"The actions of a leader are the best interpreters of their thoughts."
 
-Author unknown

 

 

 

"Again and again, the impossible problem is solved when we see that the problem is only a  tough decision waiting to be made."
-Robert Schuller

 

"A Leader is a dealer in hope."
-Napoleon Bonaparte

 

 

 

 

 

The Top 10 Questions to Help Managers "Refuse the Monkey"


The old school of management (Theory x) says the manager is the expert. As such, it is his/her job to address a problem by telling the employee how something should be done, or should have been done. The problem (the monkey) is handed to the manager, and he/she accepts it (after all, he/she is the expert). The employee never owns the problem. Not owning it, he/she can never effectively deal with it and never learns how to deal with future challenges. 

Here are 10 questions to help your charges take responsibility for making corrections and at the same time teach them how to deal with future challenges.

1. What happened ?
Or what's happening ? Remain silent and objective, giving them time to articulate what happened. Be sure everyone is clear about what did happen or is happening.

2. What do you see as the consequences ?

Sure, you may already know. But get them to think about it and come up with what they see as the consequences. Better from them than you.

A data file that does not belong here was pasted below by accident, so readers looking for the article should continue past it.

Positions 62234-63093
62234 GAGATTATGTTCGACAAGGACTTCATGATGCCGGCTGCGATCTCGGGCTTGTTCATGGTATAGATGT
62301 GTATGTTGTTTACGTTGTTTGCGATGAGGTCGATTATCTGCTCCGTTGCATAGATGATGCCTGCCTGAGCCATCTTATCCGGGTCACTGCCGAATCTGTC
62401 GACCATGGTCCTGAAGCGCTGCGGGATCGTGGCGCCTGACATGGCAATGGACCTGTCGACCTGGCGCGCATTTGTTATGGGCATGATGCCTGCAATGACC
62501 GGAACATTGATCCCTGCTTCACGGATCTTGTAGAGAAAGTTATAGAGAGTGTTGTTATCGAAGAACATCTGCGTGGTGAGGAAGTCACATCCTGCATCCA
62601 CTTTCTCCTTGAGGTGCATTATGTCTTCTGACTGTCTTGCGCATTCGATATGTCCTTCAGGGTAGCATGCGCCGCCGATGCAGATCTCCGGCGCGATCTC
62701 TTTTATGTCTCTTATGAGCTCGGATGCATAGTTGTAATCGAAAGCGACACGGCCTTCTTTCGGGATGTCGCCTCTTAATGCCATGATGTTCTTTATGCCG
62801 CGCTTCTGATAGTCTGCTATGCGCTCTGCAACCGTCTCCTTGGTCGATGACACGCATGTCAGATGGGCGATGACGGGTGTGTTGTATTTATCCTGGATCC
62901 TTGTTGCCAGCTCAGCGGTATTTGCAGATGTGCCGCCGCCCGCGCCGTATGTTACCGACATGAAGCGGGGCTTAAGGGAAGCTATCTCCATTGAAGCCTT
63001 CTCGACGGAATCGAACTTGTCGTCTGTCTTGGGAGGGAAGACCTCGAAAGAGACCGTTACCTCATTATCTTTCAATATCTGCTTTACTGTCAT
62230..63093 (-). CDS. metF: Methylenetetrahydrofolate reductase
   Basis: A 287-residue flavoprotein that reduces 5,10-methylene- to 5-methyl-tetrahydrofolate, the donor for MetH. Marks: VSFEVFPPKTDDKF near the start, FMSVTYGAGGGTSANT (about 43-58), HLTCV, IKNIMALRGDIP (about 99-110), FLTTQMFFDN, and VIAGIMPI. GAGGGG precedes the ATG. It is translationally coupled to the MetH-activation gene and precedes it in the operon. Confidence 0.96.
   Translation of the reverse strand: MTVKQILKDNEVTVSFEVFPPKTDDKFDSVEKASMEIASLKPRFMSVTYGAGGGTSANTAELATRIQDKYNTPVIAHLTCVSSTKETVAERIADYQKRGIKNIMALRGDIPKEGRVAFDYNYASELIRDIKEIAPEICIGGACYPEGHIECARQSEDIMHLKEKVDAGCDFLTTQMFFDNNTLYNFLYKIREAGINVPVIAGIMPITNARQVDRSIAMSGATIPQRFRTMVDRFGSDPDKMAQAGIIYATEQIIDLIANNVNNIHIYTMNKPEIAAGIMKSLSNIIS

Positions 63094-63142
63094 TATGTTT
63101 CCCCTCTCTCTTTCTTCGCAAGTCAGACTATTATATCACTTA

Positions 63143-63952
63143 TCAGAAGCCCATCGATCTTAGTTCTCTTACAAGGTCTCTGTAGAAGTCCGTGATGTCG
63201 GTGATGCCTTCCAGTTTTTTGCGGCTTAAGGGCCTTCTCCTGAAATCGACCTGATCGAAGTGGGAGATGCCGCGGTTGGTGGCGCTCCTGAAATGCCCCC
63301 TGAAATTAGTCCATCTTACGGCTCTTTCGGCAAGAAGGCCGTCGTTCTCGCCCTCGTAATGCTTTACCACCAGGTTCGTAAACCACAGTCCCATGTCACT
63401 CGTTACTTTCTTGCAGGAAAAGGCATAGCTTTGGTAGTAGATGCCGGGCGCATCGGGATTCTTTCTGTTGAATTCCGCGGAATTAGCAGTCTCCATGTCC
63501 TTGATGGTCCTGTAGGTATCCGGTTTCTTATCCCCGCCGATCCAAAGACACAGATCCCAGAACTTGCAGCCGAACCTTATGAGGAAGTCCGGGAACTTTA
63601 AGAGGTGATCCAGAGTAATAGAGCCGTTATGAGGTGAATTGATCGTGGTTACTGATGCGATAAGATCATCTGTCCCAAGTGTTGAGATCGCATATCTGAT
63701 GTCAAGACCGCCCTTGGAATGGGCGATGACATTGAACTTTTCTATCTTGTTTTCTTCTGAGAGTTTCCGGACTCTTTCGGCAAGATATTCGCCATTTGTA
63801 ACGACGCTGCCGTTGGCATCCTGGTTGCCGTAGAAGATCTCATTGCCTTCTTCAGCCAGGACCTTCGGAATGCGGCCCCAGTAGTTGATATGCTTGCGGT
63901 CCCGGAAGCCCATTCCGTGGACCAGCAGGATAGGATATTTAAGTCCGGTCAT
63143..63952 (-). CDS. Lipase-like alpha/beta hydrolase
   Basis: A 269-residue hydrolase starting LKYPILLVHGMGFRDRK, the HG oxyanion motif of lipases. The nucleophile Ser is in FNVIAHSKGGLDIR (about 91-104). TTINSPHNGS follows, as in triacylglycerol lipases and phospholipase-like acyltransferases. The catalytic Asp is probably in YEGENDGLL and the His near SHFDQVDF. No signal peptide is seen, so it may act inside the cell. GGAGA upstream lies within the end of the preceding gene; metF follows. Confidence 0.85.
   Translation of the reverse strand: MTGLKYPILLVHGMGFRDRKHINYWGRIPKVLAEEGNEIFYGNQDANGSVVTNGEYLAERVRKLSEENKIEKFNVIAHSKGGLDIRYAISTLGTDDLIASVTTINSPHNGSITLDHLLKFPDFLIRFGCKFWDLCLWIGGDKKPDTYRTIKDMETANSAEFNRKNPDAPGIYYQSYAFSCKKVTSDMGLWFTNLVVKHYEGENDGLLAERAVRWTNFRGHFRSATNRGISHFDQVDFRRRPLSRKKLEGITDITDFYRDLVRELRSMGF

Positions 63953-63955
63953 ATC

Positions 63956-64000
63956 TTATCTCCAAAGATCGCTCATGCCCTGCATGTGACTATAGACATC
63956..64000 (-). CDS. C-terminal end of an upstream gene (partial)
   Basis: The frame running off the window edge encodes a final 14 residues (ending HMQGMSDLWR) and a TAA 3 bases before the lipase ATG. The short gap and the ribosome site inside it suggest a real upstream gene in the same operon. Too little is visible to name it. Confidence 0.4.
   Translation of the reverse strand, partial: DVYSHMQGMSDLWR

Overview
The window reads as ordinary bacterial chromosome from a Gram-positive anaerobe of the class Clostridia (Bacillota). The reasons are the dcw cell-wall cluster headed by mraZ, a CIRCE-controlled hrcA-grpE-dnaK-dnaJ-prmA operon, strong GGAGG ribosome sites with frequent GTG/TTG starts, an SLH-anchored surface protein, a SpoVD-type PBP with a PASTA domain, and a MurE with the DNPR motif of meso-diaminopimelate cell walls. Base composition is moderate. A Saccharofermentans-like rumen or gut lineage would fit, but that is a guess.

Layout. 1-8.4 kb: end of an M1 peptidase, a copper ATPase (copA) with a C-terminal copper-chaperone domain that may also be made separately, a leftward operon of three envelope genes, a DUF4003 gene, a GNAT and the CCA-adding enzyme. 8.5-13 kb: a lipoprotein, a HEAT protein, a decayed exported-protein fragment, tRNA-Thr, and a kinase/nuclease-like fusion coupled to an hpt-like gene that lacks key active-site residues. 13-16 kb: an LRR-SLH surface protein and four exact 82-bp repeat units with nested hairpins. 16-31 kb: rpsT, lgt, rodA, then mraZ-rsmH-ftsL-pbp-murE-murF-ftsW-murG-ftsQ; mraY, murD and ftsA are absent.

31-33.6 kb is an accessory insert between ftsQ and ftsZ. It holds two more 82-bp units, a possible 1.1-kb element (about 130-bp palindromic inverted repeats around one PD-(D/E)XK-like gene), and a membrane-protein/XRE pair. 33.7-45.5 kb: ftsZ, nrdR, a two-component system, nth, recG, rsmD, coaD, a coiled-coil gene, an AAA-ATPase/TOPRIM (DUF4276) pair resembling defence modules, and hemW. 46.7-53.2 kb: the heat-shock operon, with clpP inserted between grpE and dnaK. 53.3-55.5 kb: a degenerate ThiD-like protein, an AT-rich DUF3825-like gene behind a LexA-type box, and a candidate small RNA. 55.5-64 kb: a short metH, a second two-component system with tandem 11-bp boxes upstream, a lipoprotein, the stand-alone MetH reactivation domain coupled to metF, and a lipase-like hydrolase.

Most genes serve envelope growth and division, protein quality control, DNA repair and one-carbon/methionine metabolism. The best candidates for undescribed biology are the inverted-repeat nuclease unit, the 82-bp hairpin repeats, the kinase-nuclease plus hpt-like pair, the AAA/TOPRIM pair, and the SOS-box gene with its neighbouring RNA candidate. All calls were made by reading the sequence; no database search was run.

3. Anything else ?
Don't be impatient for answers. Help them think it through thoroughly.

4. What are your (our) options here?
Don't let them off the hook with "I don't know." Let them think about the options. There are nearly always more than one... sometimes several, even if some of them are not good ones.

5. Which of these do you feel would be best ?
Narrow it down.

6. Why do you feel that way ?
Get them to articulate why they believe it to be the best course. Remember, to talk about it requires them to think it through.

7. What roadblocks do you foresee with this plan ?
If any are likely, it is better to be prepared.

8. When will you start ?
Commitment. (If "next week," then why not tomorrow?)

9. How can I support you ?
And be ready to do just that in whatever way you can.

10. What resources do you need to get this done ?
One way to support them is to make sure they have the "tools" they need to get the job done.

This piece was originally submitted by Bob Bone, Creative Business Coaching, who can be reached at Bob@BobBone.com, or visited on the web at www.bobbone.com Copyright 2003 CoachVille - 

Rights Reserved 2004 Excel Group Development Services Inc. Feel free to forward this article in its entirety with copyright  to any colleagues or associates as you wish to be used without profit.

 

 

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